Information Layering

Steve M. Potter
9-19-97
steve.potter@bme.gatech.edu
http://www.neuro.gatech.edu/groups/potter/potter.html

I hear too often the phrase that DNA is the body's blueprint. It's not.

DNA doesnt say "Here's how to build a person." It is not a blueprint for an organism in the normal sense that we think of blueprints. In them, every detail is specified up front. Not so with DNA. It's as if DNA were more like a blueprint for a machine that seemed to have no purpose. From the looks of it, it certainly isn't for a building, not an architectual drawing at all, but a plan for a complex gadget. But parts of the plan don't make any sense unless you wear various different-colored glasses to read it. And you must lay the plans on a table and look at their reflection in a special, curved, lumpy mirror while standing on marks 1, 2, or 3 that are painted on the floor. Only from those postions do the wiggly lines on the paper appear straight in the reflections. And different sets of lines get straight depending which mark you are standing on. And different straight lines show up, depending on which glasses you are wearing.

So you do all this, and build the mysterious gadget. All it does is spew lots of numbers at you from its LEDs. What are they??? Why, they are Dewey-Decimal Numbers, of course! Call numbers for books! Followed by page numbers and word indexes and word counts. So you go look them all up, and, sure 'nuf, all the disjoint words and phrases and sometimes whole sentences, when appended to each other in order, make a story. What kind of story? It is another plan! It's instructions for how to build another gadget. It is a big drum filled with many little cards with small tasks for construction workers on them. One small task per card, like "Now cut 37 planks 8 feet long, from 1x12 stock," but some common tasks on many cards. The gadget has a voice and a hand for reaching in and pulling out cards. So you plug in the gadget, and turn it on, and the drum turns while it asks you a question, through its voice synthesizer, the cards tumbling over each other.

It asks, "When was the last time you had a banana split?" and gives you 5 choices, since there are 5 buttons to push. "(A) Yesterday, (B) Within the last week, (C) Within the last month, (D) Within the last year, (E) Never." So you are upset that you must choose (E), since you had one 5 years ago, but figure that is the best of the 5 answers. When you push (E), the drum stops, and the mechanical arm moves to the "E" door, opens it, and grabs a card. So you keep repeating the process. It keeps asking you personal questions. You answer them and get a card. The cards, when read in order, are a complete step-by-step instructions for constructing a building. A building that was never drawn on paper. But one that is nevertheless beautiful and aesthetic and functional when completed. It is the perfect house for you!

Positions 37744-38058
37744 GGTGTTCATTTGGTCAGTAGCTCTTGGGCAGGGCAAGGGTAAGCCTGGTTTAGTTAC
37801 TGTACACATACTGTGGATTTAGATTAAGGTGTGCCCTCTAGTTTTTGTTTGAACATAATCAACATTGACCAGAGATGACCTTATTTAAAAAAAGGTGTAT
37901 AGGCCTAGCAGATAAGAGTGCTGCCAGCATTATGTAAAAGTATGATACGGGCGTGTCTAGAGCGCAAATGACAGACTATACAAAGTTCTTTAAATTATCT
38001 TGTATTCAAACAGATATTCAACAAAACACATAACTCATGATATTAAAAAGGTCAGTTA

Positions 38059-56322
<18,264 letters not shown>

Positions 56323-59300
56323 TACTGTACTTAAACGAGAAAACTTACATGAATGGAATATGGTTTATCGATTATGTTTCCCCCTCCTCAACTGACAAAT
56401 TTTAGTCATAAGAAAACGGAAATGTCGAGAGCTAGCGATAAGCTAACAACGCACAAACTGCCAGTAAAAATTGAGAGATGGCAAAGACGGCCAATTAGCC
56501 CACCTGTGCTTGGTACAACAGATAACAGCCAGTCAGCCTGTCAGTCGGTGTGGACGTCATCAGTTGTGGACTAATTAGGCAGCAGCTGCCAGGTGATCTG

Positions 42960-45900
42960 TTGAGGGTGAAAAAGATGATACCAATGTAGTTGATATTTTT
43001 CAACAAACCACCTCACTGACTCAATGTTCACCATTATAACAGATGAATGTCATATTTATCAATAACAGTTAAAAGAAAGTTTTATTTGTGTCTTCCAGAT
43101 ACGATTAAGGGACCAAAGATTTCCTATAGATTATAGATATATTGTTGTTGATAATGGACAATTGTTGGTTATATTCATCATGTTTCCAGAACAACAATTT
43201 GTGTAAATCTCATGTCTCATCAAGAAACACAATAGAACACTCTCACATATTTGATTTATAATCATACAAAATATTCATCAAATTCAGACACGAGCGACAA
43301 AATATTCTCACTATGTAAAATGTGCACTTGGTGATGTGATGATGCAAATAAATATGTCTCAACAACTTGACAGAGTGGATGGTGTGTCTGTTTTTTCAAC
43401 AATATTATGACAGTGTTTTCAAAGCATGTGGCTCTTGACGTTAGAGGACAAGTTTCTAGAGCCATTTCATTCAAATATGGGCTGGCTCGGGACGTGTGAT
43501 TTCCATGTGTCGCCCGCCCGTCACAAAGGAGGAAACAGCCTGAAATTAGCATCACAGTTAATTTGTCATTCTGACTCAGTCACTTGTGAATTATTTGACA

That is what DNA is like.

The most important misconception about DNA is that all the info is in the double-helix. It is not. Very little of it is. Very little. Just enough to make the first gadget--but not even that, because you have to have lots of info already to even make sense of the plans. You need to have the marks, the mirror, and the glasses.

The DNA is part of a process that includes many interations. Lots of specfic interactions. First, between the fertilized egg's proteins and the DNA. And all the other chemicals in this zygote. After a few cell divisions, the cells start to interact with each other because of their position, stress and strain, the genes that are active in them, etc. The cell-cell interactions allow more changes in subsequent generations of cells.

At all levels, molecules to cell groups, the laws of physics are imposing on the systems, making more specific interactions possible. Like the long-range tug of charged groups on two proteins brings them close enough for Vanderwaals forces to take over and hold them together in a functional pair.

And the developing organism takes in information from its environment. Germs tell the immune system how to develop. Sensory input tells the nervous system how to develop. Sunlight tells the pigmentation how to distribute itself.

No organsim grows from just a strand of DNA. DNA is always situated in an environment--a cell full of info-rich molecules, in a universe with info-rich laws of physical properties of matter and energy.


[From 7-19-94 entry in my Precious Stone journal]
[See also Douglas Hofstadter's excellent chapter on protein translation (Ch.27) in his other masterpiece, Metamagical Themas]